Tulsa’s Anne Hathaway Herb Garden has been a source of recreation, relaxation and growing ideas for more than 70 years.
JoAnn White and Ann Sittler with the Anne Hathaway Herb Garden’s Rosalind Cook sculpture.
Baby, it’s cold outside, but on a bitter January day, that doesn’t deter JoAnn White from showing off the tiny jewel of Woodward Park, the Anne Hathaway Herb Garden.
Here are the bay trees that weren’t supposed to last, she says; the last bits of sage; the stems of rosemary; the lamb’s ear; the bronze fennel that brings in swarms of ladybugs.
For those who tend this garden, White among them, it’s a labor of love that has not been lost to time or chance.
Growing herbs fits naturally with today’s passions — gourmet cooking and organic everything — but this is no fad. The garden has been 72 years in the making and the maintenance.
The small plot on the park’s northeast corner started in 1939 after Tulsan Jewell Huffman took a trip to England, where she saw the real Anne Hathaway Cottage Garden at Stratford-upon-Avon. It was the place where Anne grew up to marry a local boy named William Shakespeare.
Inspired, Huffman started the Anne Hathaway Garden Club, where members’ duties included planting and tending Tulsa’s garden.
“In the beginning, it was a family thing where husbands and children would come” once a year, White says. “The ladies would have a day in the garden and serve lemonade and tea and dress in long dresses.”
The club still exists, although spokeswoman Beverly Arnold says the vagaries of aging prevent members from working the garden, recently enhanced with a Rosalind Cook sculpture at its center. That mantle has passed to White, who began her love affair with herbs as one of the “youngsters” of the Anne Hathaway Club. Today, she and the other herb gardeners are members of the Tulsa Herb Society, which began in 1988, growing out of the Hathaway Club.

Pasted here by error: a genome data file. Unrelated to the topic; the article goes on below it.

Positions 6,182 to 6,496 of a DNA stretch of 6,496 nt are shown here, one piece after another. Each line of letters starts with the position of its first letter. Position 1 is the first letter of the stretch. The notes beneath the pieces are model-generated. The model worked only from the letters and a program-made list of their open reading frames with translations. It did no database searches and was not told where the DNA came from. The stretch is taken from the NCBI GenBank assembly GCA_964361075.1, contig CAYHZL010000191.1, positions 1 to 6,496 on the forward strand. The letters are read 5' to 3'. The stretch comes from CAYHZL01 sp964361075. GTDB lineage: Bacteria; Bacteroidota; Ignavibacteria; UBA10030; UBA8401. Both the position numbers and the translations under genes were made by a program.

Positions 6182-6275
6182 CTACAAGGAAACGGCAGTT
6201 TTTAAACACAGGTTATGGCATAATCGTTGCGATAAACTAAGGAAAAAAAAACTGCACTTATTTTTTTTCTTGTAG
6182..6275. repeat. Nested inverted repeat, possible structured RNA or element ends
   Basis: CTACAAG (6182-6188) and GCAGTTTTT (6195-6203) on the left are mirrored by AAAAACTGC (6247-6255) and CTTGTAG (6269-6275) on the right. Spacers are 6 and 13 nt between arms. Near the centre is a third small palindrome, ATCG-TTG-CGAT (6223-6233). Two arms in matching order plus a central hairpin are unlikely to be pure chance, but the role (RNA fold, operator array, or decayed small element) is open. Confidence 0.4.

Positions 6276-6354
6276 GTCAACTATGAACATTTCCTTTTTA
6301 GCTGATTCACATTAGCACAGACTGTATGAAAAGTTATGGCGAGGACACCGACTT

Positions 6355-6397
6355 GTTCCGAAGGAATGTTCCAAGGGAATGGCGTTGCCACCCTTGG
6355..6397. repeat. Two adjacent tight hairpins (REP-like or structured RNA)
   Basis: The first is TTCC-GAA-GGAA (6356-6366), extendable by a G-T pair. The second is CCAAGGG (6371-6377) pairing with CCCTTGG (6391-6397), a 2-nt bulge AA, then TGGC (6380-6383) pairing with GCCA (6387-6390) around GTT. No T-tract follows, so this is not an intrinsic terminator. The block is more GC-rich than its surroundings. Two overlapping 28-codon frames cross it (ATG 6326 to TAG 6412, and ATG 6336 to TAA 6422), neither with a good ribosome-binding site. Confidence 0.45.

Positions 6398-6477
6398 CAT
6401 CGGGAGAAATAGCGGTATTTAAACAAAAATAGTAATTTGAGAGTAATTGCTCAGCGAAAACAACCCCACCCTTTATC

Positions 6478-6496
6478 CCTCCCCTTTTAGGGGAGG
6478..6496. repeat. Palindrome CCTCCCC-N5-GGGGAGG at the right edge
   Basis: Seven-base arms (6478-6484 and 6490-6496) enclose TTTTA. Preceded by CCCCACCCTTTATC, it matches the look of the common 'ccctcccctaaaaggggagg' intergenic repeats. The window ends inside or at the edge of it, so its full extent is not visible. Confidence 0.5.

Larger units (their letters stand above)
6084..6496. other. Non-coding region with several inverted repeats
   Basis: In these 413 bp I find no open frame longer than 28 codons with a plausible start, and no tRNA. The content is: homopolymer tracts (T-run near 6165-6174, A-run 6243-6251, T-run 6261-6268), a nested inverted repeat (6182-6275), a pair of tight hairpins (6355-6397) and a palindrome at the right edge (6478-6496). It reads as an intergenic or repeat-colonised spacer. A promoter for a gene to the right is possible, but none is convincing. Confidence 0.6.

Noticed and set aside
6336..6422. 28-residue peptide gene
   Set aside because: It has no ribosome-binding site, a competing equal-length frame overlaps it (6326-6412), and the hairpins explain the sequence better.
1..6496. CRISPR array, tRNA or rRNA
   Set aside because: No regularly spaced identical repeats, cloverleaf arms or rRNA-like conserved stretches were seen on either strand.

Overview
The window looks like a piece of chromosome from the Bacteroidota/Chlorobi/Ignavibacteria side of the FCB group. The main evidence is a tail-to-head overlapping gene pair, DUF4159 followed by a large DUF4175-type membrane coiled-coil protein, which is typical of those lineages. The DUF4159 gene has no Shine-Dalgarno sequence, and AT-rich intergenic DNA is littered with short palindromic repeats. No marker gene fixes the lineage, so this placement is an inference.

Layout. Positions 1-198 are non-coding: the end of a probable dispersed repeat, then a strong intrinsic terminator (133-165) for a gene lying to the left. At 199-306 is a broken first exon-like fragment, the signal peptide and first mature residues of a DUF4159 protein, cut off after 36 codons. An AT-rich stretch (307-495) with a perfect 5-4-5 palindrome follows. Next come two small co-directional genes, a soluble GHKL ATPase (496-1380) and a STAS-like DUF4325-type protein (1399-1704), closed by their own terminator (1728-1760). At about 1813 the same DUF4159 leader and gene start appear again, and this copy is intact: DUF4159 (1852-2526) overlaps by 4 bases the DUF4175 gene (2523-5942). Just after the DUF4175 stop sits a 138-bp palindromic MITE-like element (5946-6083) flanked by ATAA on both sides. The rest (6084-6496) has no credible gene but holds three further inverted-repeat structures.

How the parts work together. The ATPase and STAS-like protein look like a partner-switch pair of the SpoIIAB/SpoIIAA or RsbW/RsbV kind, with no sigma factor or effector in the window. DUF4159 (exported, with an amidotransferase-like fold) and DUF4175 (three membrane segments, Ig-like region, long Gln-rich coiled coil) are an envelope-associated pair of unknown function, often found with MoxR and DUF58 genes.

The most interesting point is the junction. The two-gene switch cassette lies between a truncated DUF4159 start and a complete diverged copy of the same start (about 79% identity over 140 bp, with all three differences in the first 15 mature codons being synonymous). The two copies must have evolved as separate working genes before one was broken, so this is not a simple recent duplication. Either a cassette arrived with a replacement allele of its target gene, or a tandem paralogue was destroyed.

Each Tuesday, member Ann Sittler joins White, and it’s obvious they are the most committed. A few other members of the Tulsa Herb Society come and go as helpers to pull, trim and observe the health of the plantings.
They don’t work alone. The City of Tulsa Parks Department took over the garden’s official maintenance in 1982. Parks Department staff work with the faithful coterie, helping clean away the detritus of everyone’s efforts.
Maureen Turner, chief horticulturist for the City of Tulsa, says this group is one of her favorites, a successful collaboration between public and private gardeners who participate in improving the plot.
For the tenders, the real tug is not just working the garden but also the friendships and the time they have together to solve the problems of the world, breathe in the fragrant scents and find relaxation and peace.
“This is a healing place for us,” White says. “Several of us have had breast cancer, and we can hardly wait to get back in that garden.”
What’s in the Anne Hathaway Herb Garden?
- Bay laurel
- Bronze fennel
- Lamb’s ear
- Mexican mint marigold
- Salad burnet